EDITORIAL: Cooling off? More like blowing off

So Nevada’s law requiring a one-year “cooling off” period for casino regulators doesn’t mean what it says after all.

Rather, what the law says depends on who’s asking what it says. So says the Nevada Commission on Ethics.

In the latest addendum to Nevada’s long, disgraceful history of favoritism toward the politically powerful, Pat Mulroy, the former longtime general manager of the Southern Nevada Water Authority, received the ethics panel’s blessing to resign from the Gaming Commission on Thursday and begin work that day as a member of the Wynn Resorts Board of Directors.

An unrestricted revolving door between the state’s gaming regulatory structure and the multibillion-dollar gaming industry would threaten the system’s integrity. Regulators have access to a trove of proprietary and confidential information that would be incredibly valuable to any company’s competitors. That’s why state law is clear: Nevada gaming regulators must be at least one year removed from state service before they can work for a licensed gaming company.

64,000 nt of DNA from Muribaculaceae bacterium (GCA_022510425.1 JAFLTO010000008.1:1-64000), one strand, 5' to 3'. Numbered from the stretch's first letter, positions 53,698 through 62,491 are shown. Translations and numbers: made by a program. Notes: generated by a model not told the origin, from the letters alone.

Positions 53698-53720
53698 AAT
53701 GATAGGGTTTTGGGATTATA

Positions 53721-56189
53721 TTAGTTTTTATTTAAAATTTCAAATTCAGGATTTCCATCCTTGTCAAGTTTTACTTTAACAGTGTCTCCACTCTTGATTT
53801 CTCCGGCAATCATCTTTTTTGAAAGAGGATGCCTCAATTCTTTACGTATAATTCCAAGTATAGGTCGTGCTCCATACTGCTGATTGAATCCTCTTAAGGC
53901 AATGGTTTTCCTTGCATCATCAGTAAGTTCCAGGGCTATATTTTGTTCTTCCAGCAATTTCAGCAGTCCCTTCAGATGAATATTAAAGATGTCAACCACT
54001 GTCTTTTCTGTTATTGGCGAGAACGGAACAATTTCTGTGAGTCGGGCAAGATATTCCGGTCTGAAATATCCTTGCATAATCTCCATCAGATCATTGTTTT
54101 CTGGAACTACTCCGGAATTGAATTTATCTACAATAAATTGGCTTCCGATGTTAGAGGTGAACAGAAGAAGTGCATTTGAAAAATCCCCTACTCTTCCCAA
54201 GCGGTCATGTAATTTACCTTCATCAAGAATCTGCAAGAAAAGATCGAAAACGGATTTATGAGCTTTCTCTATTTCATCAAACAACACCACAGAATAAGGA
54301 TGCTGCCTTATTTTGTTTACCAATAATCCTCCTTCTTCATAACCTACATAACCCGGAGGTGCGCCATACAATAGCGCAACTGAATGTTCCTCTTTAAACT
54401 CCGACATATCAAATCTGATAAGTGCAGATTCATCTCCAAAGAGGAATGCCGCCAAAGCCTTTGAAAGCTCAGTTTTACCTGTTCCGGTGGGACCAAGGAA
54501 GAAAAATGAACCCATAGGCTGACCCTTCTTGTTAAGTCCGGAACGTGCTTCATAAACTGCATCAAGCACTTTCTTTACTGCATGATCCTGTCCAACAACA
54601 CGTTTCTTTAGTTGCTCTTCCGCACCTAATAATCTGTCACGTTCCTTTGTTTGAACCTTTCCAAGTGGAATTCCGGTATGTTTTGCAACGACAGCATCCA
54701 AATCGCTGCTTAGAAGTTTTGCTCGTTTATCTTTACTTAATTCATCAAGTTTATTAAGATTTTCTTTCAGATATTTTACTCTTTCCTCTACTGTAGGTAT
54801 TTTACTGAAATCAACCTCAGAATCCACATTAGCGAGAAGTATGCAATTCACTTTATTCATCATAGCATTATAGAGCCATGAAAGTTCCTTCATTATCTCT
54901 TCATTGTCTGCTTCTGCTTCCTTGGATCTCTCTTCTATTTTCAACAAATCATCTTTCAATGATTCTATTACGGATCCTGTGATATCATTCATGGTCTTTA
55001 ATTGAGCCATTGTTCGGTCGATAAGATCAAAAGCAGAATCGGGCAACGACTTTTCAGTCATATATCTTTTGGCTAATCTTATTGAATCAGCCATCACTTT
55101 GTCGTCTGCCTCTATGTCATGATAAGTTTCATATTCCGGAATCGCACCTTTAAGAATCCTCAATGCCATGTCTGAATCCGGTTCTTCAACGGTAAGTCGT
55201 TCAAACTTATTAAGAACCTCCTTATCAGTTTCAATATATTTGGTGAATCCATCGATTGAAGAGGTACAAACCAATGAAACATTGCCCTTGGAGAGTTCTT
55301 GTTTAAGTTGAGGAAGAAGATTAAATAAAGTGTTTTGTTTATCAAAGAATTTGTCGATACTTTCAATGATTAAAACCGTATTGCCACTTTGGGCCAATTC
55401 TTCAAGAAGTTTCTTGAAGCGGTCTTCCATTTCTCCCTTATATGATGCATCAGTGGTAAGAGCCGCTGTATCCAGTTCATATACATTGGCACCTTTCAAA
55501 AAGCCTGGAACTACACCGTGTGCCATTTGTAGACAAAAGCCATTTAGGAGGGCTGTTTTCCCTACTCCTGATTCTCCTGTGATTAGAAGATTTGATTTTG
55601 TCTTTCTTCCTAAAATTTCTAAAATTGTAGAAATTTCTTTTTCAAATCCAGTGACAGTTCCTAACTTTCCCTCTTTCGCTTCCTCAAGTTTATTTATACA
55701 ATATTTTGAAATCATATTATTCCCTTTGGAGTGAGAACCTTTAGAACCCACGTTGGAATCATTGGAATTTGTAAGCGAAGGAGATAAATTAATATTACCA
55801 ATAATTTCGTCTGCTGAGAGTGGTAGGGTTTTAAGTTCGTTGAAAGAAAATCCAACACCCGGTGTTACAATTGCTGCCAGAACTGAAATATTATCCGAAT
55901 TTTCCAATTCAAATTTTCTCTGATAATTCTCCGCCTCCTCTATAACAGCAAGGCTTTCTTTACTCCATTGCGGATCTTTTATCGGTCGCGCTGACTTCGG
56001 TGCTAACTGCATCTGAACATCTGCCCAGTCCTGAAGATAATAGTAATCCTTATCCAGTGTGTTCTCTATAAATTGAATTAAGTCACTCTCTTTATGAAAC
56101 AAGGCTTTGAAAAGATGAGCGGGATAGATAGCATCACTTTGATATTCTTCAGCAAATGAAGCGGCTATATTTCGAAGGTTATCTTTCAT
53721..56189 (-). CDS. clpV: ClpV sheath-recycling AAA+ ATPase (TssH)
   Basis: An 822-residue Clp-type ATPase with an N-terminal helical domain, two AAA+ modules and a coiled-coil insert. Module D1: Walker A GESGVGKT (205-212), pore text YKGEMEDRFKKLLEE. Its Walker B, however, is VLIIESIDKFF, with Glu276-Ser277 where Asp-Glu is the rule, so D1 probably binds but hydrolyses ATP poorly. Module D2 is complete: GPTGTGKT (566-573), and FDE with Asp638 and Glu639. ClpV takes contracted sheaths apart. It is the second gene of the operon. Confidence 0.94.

But Ms. Mulroy, disappointingly, has rationalized a way around that law with the help of attorney Peter Bernhard, himself a former Gaming Commission chairman. And the Ethics Commission validated her move by a 4-2 vote.

In her request, Ms. Mulroy noted that in her one year as a regulator she never directly dealt with any major Wynn Resorts issues, and that as a board member she would be “walled off” from gaming interests in Nevada. And Wynn Resorts spokesman Michael Weaver told the Review-Journal’s Howard Stutz that Ms. Mulroy is a board member, not a company employee.

Please. She’ll collect handsome compensation from Wynn Resorts, including stock options, that will reach well into six figures. Of course she works for Wynn Resorts. And her regulatory contact with Wynn Resorts’ competitors is as much a concern as any perception of a quid-pro-quo arrangement — such as her August vote in favor of a minor Wynn Resorts matter.

The Ethics Commission remains as worthless an entity as any in state government. It’s supposed to make sure people do the right thing, not enable the opposite. It should be cleaned out or killed outright.

Ms. Mulroy is certainly qualified to serve on the Wynn Resorts board. But she must wait at least one year to begin that job. A career of public service doesn’t make anyone above the law.

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